Having said that, what was reported is he was taken off suicide watch, which makes no sense, given his profile that he tried to kill himself --
GANGI: -- a couple of weeks ago, that he was clearly seriously depressed, probably abandoned by most of the people in his life, charged with the kind of crimes that brought a heap of shame on him. He is a textbook case of a suicidal incarcerated person.
To take him off suicide watch, it doesn't make any sense. And to check his cell every 30 minutes doesn't really make sense because that gives him plenty of time to kill himself, even if they were checking him every 30 minutes like they were supposed to.
So outside investigation is critical, independent investigation is critical. What we know, though, is already damning.
You know, the conspiracy theories that are coming out of it -- I'm usually pretty dismissive of conspiracy theories.
But they are providing so much raw material for credible conspiracy theories. Because it makes a lot of sense that the wealthy people and the powerful people that we know Epstein was connected with, and maybe even used, quote/unquote, "his services," would like to see him dead so he couldn't expose them and report on them. And then he winds up dead in enormously suspicious circumstances.
BOLDUAN: One thing we do know is there's an investigation. And until then, they are just that, just conspiracy theories without any foundation at this moment.
BOLDUAN: Thank you so much, Bob. Really appreciate you coming in.
GANGI: Thank you.
[11:49:39] Coming up. It's an assault case in Sweden involving an American rapper. It then became something of an international incident when everyone from Kim Kardashian to President Trump got involved. Now A$AP Rocky was just found guilty. What happens now? That's next.
BOLDUAN: New, this morning, Rapper A$AP Rocky found guilty of assault by a Swedish court but he will not be facing jail time.
CNN's Hadas Gold has the details on this.
Hadas, what's the backstory here? What are you hearing about the court's decision?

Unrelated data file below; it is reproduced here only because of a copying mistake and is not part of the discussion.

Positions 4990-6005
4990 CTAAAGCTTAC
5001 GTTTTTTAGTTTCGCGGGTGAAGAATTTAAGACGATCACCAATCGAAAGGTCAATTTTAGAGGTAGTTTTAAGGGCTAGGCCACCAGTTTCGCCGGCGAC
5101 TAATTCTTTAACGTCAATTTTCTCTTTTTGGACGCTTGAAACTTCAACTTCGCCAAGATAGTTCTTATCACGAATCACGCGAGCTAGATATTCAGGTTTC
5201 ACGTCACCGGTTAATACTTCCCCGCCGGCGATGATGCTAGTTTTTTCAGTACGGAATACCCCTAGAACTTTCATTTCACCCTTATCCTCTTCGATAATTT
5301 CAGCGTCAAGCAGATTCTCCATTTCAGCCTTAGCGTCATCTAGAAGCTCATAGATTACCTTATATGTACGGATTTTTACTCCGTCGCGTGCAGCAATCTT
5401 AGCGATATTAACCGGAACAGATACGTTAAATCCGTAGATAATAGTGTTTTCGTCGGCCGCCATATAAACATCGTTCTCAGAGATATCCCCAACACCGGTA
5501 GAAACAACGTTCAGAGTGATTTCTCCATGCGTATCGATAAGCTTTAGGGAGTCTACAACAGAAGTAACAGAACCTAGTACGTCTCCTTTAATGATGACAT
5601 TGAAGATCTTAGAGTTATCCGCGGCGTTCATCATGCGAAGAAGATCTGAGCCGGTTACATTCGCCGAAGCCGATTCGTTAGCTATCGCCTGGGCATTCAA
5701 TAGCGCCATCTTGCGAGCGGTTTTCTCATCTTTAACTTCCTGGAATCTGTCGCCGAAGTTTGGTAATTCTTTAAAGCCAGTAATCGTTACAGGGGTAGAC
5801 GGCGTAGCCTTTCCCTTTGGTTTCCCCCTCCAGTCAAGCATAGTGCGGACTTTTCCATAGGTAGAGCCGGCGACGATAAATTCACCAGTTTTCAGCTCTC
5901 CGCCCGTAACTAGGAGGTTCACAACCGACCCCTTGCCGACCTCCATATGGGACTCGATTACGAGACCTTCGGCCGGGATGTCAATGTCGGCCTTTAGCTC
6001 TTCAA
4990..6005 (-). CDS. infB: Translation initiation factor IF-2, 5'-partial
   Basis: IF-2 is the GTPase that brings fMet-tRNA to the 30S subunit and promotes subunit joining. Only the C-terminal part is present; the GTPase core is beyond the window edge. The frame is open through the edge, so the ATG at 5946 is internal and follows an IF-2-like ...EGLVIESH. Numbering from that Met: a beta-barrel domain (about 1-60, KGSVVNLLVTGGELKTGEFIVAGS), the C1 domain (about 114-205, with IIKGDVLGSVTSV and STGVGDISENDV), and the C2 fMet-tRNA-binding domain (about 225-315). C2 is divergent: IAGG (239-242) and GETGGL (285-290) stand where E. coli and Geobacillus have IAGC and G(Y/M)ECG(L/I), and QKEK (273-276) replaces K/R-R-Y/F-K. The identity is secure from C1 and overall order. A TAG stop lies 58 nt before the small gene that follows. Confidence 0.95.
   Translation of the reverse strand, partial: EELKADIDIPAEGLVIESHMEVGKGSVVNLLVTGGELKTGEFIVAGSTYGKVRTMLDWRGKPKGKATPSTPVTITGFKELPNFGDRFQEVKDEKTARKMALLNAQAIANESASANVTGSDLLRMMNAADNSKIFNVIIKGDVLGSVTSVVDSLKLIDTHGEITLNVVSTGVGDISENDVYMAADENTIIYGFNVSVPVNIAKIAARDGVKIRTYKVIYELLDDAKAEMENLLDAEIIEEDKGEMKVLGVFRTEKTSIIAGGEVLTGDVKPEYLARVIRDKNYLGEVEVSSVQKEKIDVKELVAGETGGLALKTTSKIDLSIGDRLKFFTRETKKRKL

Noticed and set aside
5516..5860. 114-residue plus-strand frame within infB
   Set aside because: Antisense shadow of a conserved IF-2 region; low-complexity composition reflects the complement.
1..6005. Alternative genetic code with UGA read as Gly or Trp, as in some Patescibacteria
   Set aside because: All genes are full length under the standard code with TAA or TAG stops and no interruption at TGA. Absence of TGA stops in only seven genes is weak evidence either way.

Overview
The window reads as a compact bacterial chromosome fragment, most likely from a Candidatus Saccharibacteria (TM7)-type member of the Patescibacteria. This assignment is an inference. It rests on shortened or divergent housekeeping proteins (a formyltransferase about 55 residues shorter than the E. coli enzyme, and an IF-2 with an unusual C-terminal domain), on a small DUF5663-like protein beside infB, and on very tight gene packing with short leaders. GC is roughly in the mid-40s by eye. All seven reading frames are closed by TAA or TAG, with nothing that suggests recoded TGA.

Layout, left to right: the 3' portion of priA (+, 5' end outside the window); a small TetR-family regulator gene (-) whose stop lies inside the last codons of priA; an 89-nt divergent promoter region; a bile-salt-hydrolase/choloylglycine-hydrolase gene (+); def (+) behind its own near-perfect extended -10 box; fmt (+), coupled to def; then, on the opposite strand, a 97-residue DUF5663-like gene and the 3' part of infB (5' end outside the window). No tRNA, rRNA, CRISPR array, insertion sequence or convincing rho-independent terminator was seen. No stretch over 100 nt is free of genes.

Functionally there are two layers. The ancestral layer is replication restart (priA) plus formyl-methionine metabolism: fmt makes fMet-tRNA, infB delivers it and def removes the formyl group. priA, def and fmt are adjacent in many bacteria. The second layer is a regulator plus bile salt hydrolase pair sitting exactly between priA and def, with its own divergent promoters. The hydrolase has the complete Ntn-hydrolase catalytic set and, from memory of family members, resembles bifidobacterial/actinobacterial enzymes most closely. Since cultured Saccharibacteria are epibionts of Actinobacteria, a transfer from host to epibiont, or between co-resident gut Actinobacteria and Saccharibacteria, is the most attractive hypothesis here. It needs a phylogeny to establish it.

HADAS GOLD, CNN BUSINESS REPORTER: Kate, this all stemmed from a fight June 30th in Stockholm. A$AP Rocky and two co-defendants were found guilty today of assault in a court in Sweden but they will not be facing any more jail time. So they're essentially free.
A$AP Rocky already spent a few weeks in jail awaiting the trial. He was allowed to go home earlier this month. He will have to pay some damages to the victim as well as legal expenses.
We are all talking about this case because of President Trump's involvement. He tweeted several times after being asked by Kanye West to get involved. He tried to pressure the Sweden prime minister to release A$AP Rocky.
But Swedish officials did not seem to be deterred by President Trump's tweets and said that their investigation and their judicial system is completely independent from politics.
The judge also told reporters today he did not let the president's tweets affect his judgment.
A$AP Rocky's attorneys said they're disappointed in the verdict but there's no word on whether they will appeal.
And, so far, we've not heard from President Trump.
[11:55:04] BOLDUAN: We'll wait and see if that is coming.
Hadas, thank you so much. I appreciate it.
Coming up, warning signs flashing. The Dow tumbling. Look where it is at this moment. Is the U.S. economy facing a recession? What is setting off fears today? More on our breaking news, straight ahead.